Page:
What are the different kinds of antelopes that live in Benin?
There are an astounding number of separate antelope species found here! These remarkable creatures are very different from each other, each one being uniquely adapted to its specific habitat.
In this article, you’ll find interesting facts, photos, and even range maps so you can learn all about these incredible animals!
8 Antelopes Found in Benin:
- Kobus ellipsiprymnus
- Adults are 120-136 cm (47-54 in) tall at the shoulder.
- They have shaggy brown-gray coats, large rounded ears, and white patches above the eyes, on the throat, and around the nose and mouth.
- Males have prominently ringed horns that curve back and up and may reach 55–99 cm (22–39 in) long.
The Waterbuck’s appearance may vary throughout its range. There are 13 recognized subspecies, all with slightly different traits! In general, all waterbucks keep their glossy coats with a unique oily secretion. It makes them smell a bit funny to humans, but the scent helps them to find a mate! The oil secretion also serves to help keep their coat waterproof.
These robust antelopes live in grasslands in Benin and are almost always found near water, as their name suggests. Compared to some more migratory antelope species, Waterbucks tend to be rather sedentary, remaining in valleys with rivers and lakes. This is because their diet depends on access to fresh water along with the protein-rich medium and short grasses that grow in moist areas.
Waterbucks are social animals and usually live in herds of up to 30 individuals. Typically, bachelor males form herds together, and females form separate herds comprised of only females and their young.
Once born, mothers leave their calf hidden in the thicket and only visit to nurse. This helps prevent predators from smelling or finding the calf, though mortality is still quite high.
#2. Bush Duiker
- Sylvicapra grimmia
- Adults grow up to 50 cm (20 in) tall.
- They vary in color and may be chestnut, grizzled gray, or light brown, with an erect tuft of hair on the top of their head.
- Males have small, spike-like horns up to 11 cm (4.3 in) long with grooves at the base.
Bush Duikers are the smallest antelopes in Benin!
These little animals will adapt to various habitats and live in woodlands, savannas, grasslands, and mountainous areas. They inhabit higher altitudes than any other African ungulate. To help live in these inhospitable conditions, they consume insects and have occasionally been observed stalking and eating birds, rodents, lizards, and frogs.
Bush Duikers are territorial and form monogamous pairs. Both sexes will use threat displays to drive other Duikers of the same sex out of their territory. If these displays fail, battles may ensue! Females will head-butt other females, and males may fight, chase, and stab each other with their horns.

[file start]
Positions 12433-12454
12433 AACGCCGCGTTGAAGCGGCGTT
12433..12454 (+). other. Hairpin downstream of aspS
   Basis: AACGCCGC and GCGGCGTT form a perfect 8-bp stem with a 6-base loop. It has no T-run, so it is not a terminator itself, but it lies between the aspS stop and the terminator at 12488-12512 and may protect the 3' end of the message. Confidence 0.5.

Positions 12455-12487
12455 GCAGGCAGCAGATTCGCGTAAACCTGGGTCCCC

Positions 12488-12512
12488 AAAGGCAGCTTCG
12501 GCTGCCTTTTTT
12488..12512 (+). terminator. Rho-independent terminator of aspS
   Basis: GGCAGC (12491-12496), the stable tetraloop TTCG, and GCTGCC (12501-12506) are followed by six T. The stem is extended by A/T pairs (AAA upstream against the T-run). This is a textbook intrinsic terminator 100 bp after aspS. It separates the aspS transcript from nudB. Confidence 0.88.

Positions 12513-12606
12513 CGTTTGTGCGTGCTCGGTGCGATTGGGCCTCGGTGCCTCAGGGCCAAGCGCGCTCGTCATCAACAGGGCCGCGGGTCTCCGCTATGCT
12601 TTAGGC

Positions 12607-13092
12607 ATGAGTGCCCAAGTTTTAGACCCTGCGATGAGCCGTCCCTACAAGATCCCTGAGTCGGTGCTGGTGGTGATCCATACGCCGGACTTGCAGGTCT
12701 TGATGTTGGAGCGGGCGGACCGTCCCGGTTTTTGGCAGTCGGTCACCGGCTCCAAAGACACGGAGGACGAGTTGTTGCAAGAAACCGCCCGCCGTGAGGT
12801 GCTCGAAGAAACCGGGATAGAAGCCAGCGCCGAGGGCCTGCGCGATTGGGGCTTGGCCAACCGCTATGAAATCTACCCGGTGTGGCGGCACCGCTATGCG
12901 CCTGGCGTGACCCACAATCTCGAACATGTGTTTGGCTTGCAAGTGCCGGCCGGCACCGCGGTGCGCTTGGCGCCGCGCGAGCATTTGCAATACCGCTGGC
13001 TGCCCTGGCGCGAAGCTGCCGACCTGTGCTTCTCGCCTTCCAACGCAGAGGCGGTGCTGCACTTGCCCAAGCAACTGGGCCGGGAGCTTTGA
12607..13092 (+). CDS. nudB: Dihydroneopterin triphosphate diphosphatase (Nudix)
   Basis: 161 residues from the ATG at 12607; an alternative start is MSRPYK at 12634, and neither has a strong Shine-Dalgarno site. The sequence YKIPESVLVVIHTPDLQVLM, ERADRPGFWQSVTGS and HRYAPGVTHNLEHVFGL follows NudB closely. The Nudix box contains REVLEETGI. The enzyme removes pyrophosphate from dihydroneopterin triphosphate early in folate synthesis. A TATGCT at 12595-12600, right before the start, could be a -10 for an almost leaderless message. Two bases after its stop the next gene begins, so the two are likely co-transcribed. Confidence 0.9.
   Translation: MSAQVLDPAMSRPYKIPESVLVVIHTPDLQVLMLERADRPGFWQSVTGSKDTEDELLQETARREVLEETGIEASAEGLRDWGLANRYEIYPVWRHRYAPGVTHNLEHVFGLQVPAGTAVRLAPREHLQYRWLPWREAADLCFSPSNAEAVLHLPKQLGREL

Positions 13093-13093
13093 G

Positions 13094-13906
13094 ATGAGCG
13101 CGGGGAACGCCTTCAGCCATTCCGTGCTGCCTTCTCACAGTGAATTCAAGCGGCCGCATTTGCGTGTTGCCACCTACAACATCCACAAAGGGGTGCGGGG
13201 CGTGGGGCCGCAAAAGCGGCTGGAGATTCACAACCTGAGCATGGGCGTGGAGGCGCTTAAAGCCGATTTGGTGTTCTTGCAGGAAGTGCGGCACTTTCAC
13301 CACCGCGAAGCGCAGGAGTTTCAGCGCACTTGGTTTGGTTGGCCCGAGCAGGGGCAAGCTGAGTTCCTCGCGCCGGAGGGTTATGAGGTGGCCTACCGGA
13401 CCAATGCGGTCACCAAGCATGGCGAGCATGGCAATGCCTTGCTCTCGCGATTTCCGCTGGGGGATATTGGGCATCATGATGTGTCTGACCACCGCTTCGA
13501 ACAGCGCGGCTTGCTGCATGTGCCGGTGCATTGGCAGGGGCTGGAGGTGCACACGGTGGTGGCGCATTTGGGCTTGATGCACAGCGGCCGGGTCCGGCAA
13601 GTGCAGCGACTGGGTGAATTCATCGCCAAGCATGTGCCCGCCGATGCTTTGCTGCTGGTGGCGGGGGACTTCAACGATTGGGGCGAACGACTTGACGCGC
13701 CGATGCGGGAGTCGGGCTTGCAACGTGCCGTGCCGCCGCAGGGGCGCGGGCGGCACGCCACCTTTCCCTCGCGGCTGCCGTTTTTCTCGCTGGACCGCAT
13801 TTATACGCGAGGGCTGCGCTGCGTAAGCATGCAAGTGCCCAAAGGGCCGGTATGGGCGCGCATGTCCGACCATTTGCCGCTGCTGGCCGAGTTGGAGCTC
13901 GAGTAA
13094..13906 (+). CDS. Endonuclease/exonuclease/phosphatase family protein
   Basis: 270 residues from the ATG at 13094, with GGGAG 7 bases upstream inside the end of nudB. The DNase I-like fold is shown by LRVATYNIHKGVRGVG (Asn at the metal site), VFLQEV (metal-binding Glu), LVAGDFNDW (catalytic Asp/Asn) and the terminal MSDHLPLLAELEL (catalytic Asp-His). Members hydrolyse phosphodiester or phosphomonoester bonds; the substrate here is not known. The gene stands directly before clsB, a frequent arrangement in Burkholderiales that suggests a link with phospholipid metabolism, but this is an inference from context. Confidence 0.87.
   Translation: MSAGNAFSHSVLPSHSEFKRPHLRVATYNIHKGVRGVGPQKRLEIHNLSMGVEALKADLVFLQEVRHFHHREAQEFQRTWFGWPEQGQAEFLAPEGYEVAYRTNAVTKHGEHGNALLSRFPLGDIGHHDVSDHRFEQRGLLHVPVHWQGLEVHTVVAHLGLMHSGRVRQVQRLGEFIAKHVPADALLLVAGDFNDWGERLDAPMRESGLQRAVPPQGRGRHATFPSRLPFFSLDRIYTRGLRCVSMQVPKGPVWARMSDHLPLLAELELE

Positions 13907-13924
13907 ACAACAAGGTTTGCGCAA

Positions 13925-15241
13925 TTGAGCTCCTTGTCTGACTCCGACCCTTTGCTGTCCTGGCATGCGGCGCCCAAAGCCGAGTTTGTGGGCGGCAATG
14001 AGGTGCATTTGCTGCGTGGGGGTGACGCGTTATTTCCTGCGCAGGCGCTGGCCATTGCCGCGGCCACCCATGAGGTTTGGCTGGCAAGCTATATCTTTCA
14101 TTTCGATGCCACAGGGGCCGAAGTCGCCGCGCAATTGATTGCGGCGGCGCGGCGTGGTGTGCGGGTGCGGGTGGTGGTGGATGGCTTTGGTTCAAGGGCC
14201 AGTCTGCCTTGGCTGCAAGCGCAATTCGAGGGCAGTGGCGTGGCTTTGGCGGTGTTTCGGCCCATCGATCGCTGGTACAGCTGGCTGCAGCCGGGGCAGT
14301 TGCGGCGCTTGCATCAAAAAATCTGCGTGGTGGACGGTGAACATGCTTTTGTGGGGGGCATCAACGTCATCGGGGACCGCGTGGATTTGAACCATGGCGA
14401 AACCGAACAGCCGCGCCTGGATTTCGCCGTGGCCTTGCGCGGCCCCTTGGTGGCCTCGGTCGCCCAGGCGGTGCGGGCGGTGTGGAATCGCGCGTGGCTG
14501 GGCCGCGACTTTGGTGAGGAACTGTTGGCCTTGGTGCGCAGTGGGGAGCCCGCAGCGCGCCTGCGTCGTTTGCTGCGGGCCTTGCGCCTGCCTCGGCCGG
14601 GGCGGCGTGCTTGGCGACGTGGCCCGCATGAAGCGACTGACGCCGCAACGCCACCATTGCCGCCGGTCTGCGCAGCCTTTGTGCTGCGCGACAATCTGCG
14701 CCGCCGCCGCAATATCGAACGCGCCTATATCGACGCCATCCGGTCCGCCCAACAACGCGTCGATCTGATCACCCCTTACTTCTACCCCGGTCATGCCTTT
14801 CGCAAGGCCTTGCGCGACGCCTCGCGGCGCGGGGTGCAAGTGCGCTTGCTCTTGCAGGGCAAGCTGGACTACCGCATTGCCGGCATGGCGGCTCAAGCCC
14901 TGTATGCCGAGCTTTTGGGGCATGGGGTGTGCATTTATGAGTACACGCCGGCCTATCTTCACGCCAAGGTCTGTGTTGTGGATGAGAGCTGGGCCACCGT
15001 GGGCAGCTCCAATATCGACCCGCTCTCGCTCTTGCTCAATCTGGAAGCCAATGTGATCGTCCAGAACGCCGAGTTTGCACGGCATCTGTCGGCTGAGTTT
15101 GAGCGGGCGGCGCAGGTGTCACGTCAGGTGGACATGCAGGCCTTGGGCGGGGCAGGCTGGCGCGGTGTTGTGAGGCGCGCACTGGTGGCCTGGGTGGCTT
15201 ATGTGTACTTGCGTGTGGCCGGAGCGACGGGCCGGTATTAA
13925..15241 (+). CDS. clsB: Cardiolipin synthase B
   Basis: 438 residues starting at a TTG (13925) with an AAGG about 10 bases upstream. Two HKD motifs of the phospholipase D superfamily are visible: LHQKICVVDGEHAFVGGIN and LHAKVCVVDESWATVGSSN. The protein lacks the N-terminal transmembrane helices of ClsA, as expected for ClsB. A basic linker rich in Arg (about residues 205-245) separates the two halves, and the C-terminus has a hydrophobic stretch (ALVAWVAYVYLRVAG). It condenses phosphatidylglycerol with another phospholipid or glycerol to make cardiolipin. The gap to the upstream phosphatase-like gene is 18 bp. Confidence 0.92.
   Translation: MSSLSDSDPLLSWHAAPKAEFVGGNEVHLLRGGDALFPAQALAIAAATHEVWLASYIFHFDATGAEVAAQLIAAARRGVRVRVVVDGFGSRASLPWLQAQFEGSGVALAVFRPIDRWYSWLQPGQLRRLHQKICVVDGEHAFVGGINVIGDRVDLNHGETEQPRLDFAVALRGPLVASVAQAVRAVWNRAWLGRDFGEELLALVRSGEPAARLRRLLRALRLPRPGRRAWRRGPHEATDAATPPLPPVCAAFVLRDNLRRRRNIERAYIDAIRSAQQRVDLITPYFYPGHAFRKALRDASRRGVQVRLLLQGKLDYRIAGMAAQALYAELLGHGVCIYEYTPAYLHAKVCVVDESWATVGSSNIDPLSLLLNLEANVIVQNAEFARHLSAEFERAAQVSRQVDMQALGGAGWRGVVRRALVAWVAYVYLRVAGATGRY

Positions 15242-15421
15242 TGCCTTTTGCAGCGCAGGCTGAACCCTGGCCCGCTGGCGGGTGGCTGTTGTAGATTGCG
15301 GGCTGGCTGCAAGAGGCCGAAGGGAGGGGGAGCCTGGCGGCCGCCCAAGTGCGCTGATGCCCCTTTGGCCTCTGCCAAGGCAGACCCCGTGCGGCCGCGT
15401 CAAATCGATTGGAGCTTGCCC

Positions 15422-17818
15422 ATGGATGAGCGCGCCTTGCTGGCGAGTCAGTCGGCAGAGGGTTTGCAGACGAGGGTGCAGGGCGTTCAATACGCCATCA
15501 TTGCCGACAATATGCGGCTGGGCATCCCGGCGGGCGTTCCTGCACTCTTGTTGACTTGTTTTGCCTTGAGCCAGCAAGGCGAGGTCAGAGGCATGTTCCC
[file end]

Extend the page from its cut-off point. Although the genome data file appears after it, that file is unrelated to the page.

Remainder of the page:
The lifespan of Bush Duikers in the wild is unknown, but they have lived up to 14 years in captivity. This species is listed as one of least concern on the IUCN Red List.
- Alcelaphus buselaphus
- Adults are around 1 m (3.3 ft) tall at the shoulder.
- They have deeply sloping backs, long legs, long, narrow snouts, tufted tails, and large glands below their eyes.
- Their coloring varies and may be pale brown to brownish gray, and both sexes have dark, oddly shaped horns.
Look for these antelopes in grasslands and savannas in Benin.
Hartebeests are almost entirely grazers, and their diet is never less than 80% grass. Their odd, long snout may look funny, but it enhances their chewing ability, allowing them to gain more nutrition from poor-quality food.
The map above shows the ranges of the different Hartebeest subspecies.
Hartebeests are usually rather sedentary animals that appear to be relaxing on the plains, but don’t let their casual appearance fool you. They are alert and cautious. Hartebeests always have a sentinel watching for predators. When danger is spotted, the herd will bolt away as a group.
Despite their somewhat awkward appearance, Hartebeests can reach speeds up to 80 kph (50 mph). They also outmaneuver predators by making a quick 90-degree turn as a group.
Although their populations are stable as a whole, some subspecies of Hartebeests are endangered or threatened. They are dependent on conservation efforts to keep their numbers up. Hartebeests are affected by hunting and habitat loss and destruction, primarily related to cattle farming.
#4. Northern Bushbuck
- Tragelaphus scriptus
- Adults are 65-100 cm (26-39 in) tall at the shoulder.
- Adults may be reddish, yellow-brown, or light brown with various white spots and stripes, which vary over their range.
- Adult males have parallel horns which spiral once and are fairly straight.
These antelopes are highly adaptable in Benin.
Northern Bushbucks prefer areas with plenty of wooded cover. They spend much of their time on forest edges and in brushy areas near rivers and streams. At night they often head to nearby open areas to feed. Northern Bushbucks are very capable swimmers and will easily cross rivers.
When conditions are good, Northern Bushbucks tend to be selective feeders and show a clear preference for knobbly creeper and sausage trees. That said, they’re excellent survivalists and will browse various plants when necessary, consuming leaves, twigs, flowers, and occasionally some grass.
These small antelopes are a solitary species but aren’t territorial, so sometimes, many animals will live within the same habitat even though they don’t form traditional herds. They’re widespread and plentiful within their range. In fact, unlike many antelopes, they are able to thrive around humans, and in some areas, they are considered a pest.